In 1947, Menjou cooperated with the House Committee on Un-American Activities saying that Hollywood "is one of the main centers of Communist activity in America". He added: "it is the desire and wish of the masters of Moscow to use this medium for their purposes" which is "the overthrow of the American government".[8] Menjou was a leading member of the Motion Picture Alliance for the Preservation of American Ideals, a group formed to oppose communist influence in Hollywood, whose other members included John Wayne, Barbara Stanwyck (with whom Menjou costarred in Forbidden in 1932 and Golden Boy in 1939) and her husband, actor Robert Taylor.

Because of his political leanings, Menjou came into conflict with actress Katharine Hepburn, with whom he appeared in Morning Glory, Stage Door, and State of the Union (also starring Spencer Tracy). Hepburn was strongly opposed to the HUAC hearings, and their clashes were reportedly instant and mutually cutting. During a government deposition, Menjou said, "Scratch a do-gooder, like Hepburn, and they'll yell, 'Pravda'."[9] To this, Hepburn called Menjou "wisecracking, witty—a flag-waving super-patriot who invested his American dollars in Canadian bonds and had a thing about Communists."[9] In his book Kate, Hepburn biographer William Mann said that during the filming of State of the Union, she and Menjou spoke to each other only while acting.[9]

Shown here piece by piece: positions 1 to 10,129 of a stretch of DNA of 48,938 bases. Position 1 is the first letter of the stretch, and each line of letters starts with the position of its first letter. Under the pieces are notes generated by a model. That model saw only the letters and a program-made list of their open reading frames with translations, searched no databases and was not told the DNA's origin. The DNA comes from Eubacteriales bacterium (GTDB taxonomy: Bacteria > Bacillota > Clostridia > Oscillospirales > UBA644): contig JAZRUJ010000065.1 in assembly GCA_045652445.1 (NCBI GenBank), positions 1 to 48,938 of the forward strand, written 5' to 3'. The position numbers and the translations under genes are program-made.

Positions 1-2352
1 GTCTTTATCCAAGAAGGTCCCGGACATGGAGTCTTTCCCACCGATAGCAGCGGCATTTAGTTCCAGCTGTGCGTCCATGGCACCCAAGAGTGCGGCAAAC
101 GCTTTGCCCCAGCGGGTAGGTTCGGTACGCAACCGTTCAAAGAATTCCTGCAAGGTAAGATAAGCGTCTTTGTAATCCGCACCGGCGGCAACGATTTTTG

Later years and death

Menjou ended his film career with such roles as French General George Broulard in Stanley Kubrick's film Paths of Glory (1957).

In 1955, Menjou played Dr. Elliott Harcourt in "Barrier of Silence", episode 19 of the first season of the television series Science Fiction Theatre. He guest-starred as Fitch, with Orson Bean and Sue Randall as John and Ellen Monroe, in a 1961 episode, "The Secret Life of James Thurber", based on the works of American humorist James Thurber, in the CBS anthology series The DuPont Show with June Allyson. He also appeared in the Thanksgiving episode of NBC's The Ford Show, Starring Tennessee Ernie Ford, which aired on November 22, 1956.[10] His final film role was that of the town curmudgeon in Disney's Pollyanna (1960).

Menjou died on October 29, 1963 of hepatitis in Beverly Hills, California.[11] He is interred beside Verree at Hollywood Forever Cemetery.[12]

Personal life

Menjou was married to Verree Teasdale from 1934 until his death on October 29, 1963; they had one adopted son. He previously married Kathryn Carver in 1928; they divorced in 1934. A prior marriage to Kathryn Conn Tinsley also ended in divorce.

In 1948, Menjou published his autobiography, It Took Nine Tailors.


For his contributions to the motion picture industry, Menjou has a star on the Hollywood Walk of Fame at 6826 Hollywood Boulevard.[13]

Cultural references

Because of Menjou's public support of HUAC, the propaganda of the German Democratic Republic (GDR) often depicted their western opponents with Menjou-style moustaches, and it was considered a statement of political opposition to trim one's moustache that way. The style became a symbol for the resourceful criminal, and in Germany is still called Menjou-Bärtchen (Menjou beardlet). In German film and theatre, dubious men, opportunists, corrupt politicians, fraudulent persuaders, marriage impostors and other "slick" criminals often wear Menjou-Bärtchen. In real life, the style is often associated with opportunism.